There are an incredible variety of green spaces within the city of Houston. Thanks to the recent efforts by the City of Houston Parks and Recreation Department, the Houston Parks Board, Harris County Commissioners and many other actors, the city and region are positioned to see much more green space in the future.
But the green spaces that make up Houston’s parks network are not exclusively owned and maintained by the city. They fall under the management of other municipalities such as the cities of Bellaire and West University, Harris County, Texas Parks and Wildlife, private organizations and conservancies, and the SPARK parks program, which converts schools into neighborhood parks during after-school hours.
This mix of ownership makes it difficult to assemble and maintain a simple inventory of parks in the Houston area, let alone to coordinate the management of existing green spaces. A recent Kinder Institute project addresses the first of these problems by assembling and standardizing publicly-available data from different municipalities. The resulting dataset, which is available on the Kinder Institute’s Urban Data Platform, is the first comprehensive database of parks in the Houston area. It contains information on park location, boundaries and amenities offered in each park, such as playgrounds or trails.
Availability of this interjurisdictional park dataset could transform how public officials and local organizations understand the shortcomings and strengths of Houston’s urban park network. Too often local planning initiatives and research on park access in Houston rely on data solely about the City of Houston Parks and Recreation Department’s facilities. Looking at parks owned by just one agency paints an incomplete picture of Houston’s green spaces. Houstonians use a mix of city, county, and private parks for recreation in their daily lives. Because they are interconnected by users it is critical to consider all parks together as an integrated network to direct regional planning efforts and identify underserved areas of the city.
A quick look at southeast Houston illustrates how including county, state and private parks changes the picture of local park access. The following maps shade in areas from which residents could walk to nearby parks in 10 minutes or less.
This area includes Gulfton, one of the most densely populated neighborhoods in Houston and an area that has been at the center of debates about the distribution of city parks.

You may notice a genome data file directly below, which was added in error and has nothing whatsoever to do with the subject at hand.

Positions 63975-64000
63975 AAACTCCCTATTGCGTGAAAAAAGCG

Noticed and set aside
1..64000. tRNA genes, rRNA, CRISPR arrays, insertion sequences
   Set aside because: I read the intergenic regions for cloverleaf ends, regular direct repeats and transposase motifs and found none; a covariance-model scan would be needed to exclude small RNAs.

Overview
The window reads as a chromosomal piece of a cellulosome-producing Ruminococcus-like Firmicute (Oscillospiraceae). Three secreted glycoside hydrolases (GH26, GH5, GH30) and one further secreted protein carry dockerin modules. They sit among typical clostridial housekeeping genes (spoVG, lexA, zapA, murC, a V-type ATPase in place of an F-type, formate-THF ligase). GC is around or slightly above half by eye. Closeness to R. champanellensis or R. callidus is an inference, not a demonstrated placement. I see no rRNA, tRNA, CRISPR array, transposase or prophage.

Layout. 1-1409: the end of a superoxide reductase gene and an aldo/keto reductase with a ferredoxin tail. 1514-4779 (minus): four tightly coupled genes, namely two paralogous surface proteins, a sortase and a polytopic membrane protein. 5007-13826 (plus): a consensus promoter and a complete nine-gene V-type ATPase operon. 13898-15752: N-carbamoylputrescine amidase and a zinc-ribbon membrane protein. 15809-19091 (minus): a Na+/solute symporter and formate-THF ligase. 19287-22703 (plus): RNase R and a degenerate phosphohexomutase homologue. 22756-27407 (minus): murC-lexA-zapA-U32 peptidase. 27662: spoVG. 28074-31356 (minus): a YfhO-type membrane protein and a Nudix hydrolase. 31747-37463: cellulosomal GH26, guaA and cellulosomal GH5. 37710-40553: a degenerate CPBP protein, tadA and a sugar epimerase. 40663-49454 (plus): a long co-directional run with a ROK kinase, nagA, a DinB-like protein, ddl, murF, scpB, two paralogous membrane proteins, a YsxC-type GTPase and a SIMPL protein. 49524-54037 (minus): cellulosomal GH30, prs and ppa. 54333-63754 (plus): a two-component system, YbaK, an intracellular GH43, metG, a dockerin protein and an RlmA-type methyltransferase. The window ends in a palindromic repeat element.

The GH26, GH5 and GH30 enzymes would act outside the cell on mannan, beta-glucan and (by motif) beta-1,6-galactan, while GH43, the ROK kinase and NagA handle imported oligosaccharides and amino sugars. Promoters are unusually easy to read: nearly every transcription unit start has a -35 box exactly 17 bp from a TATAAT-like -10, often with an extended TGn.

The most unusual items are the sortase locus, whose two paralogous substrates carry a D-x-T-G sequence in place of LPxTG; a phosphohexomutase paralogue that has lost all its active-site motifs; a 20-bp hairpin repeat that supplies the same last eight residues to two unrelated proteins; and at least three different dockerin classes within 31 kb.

After including county and SPARK parks, the number of green spaces almost doubles, and the area within a 10 minute walk of a park dramatically increases, though large swaths of this region are still not within walking distance of any park. This holistic view of Houston’s parks more accurately captures the network of green spaces that residents know of and interact with.
Of course, the extent to which a park system meets the needs of local residents depends on far more than the sheer number of parks within walking distance. But communities with parks managed by several entities are ripe for collaboration on what amenities are offered at each of these parks. By coordinating maintenance and programming of their nearby green spaces, the city and county could make budgets stretch further and improve park space for all their constituents. Integrating spatially-referenced datasets helps to identify the most promising opportunities for this type of interjurisdictional coordination in the Houston area.
These findings were recently unveiled at the Kinder Institute’s Urban Data Platform (UDP) launch event in February 2017. The UDP is a data repository containing research-ready geocoded data for the Houston metropolitan area, which allows researchers to conduct statistical and spatial analysis to investigate urban issues and identify potential solutions. In addition to our parks dataset, the UDP contains a variety of datasets like demographic, education, crime, environmental, health, housing and more. The UDP aims to support a deeper understanding of Houston’s people, government and built environment. To find out more, visit www.houstonurbandata.com.
Kate Thomas graduated from Rice University in 2017 with a statistics degree.